WHITECHAPEL BELL FOUNDRY

IDENTIFYING OLD WHITECHAPEL BELLS

Telling whether or not an old bell was made by this foundry is not as obvious as you might imagine. Over its half-millennium or more of existence the foundry has operated under several names. More often than not, these have been the name of the bellfounder who owned it at that time. The name 'Whitechapel Bell Foundry Ltd' did not come into use until the company was incorporated in 1968. Immediately prior to this, the foundry had traded as 'Mears and Stainbank'. Nor can you necessarily expect to identify an old Whitechapel bell by the presence of the 'sign of the three bells', the foundry stamp that dates back to Robert Mot in the 16th century. This was used on our bells for around 130 years before being dropped when Richard Phelps took over in 1700. It was not revived until Arthur Hughes bought the business in 1904, though it has appeared on all our bells since that time.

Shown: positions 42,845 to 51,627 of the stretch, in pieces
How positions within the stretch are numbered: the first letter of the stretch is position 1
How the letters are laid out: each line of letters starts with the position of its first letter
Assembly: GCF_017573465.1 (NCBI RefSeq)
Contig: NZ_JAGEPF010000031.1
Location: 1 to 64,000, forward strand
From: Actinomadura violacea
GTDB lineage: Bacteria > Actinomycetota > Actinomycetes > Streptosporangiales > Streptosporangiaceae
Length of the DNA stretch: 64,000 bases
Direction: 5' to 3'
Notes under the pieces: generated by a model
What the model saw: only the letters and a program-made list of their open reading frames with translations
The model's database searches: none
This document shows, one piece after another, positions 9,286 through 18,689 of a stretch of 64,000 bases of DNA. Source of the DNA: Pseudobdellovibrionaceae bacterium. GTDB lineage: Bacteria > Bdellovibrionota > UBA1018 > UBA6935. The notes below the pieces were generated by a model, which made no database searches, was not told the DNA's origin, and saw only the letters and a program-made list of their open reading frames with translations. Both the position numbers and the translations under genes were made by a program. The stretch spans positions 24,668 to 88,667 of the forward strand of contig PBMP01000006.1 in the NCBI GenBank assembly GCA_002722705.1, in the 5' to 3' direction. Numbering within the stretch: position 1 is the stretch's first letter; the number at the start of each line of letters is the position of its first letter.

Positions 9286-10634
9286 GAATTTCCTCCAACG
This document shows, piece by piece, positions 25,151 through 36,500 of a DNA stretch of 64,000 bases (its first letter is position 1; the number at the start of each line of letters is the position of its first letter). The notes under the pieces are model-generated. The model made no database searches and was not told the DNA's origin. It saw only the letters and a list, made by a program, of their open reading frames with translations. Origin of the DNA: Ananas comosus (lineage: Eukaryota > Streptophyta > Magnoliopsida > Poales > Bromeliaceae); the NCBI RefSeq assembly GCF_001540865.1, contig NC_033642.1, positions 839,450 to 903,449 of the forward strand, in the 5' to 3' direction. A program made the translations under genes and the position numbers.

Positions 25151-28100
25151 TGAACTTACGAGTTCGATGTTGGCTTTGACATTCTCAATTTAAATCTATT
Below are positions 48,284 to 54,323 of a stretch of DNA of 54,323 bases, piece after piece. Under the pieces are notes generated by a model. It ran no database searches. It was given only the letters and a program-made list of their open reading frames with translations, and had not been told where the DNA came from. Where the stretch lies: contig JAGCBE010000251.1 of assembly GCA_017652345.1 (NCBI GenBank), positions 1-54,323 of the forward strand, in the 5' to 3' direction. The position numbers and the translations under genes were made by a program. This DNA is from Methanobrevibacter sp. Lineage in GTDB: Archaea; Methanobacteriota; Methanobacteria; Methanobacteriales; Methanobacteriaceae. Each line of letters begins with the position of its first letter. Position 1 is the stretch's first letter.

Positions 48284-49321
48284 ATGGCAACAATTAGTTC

So how then do you identify an old Whitechapel bell? Well, if any of the following appear on a bell, then it is one of ours:

  • MEARS & STAINBANK
  • ROBERT STAINBANK
  • GEORGE MEARS & Co. (or GEO. MEARS & Co.)
  • MEARS OF LONDON
  • C & G MEARS
  • THOS. MEARS II
  • THOS. MEARS JNR
  • THOS. MEARS & SON
  • THOS. MEARS
  • W & T MEARS LATE LESTER, PACK & CHAPMAN
  • WILLIAM MEARS (or Wm. MEARS)
  • ROBERT PATRICK
  • CHAPMAN & MEARS
  • PACK & CHAPMAN
  • LESTER, PACK & CHAPMAN
  • LESTER & PACK
  • THOS. LESTER
  • PHELPS & LESTER
  • PHELPS & LESTER
  • RICHARD PHELPS
  • JAMES BARTLETT
  • ANTHONY BARTLETT
  • THOS. BARTLETT
  • WILLIAM CARTER (or Wm. CARTER)
  • JOSEPH CARTER (or JOS. CARTER)
  • ROBERTUS MOT ME FECIT
Bells that pre-date Robert Mot are identified by shields rather than their founder's name.

INDEX PAGE FOUNDRY HISTORY TOWER BELLS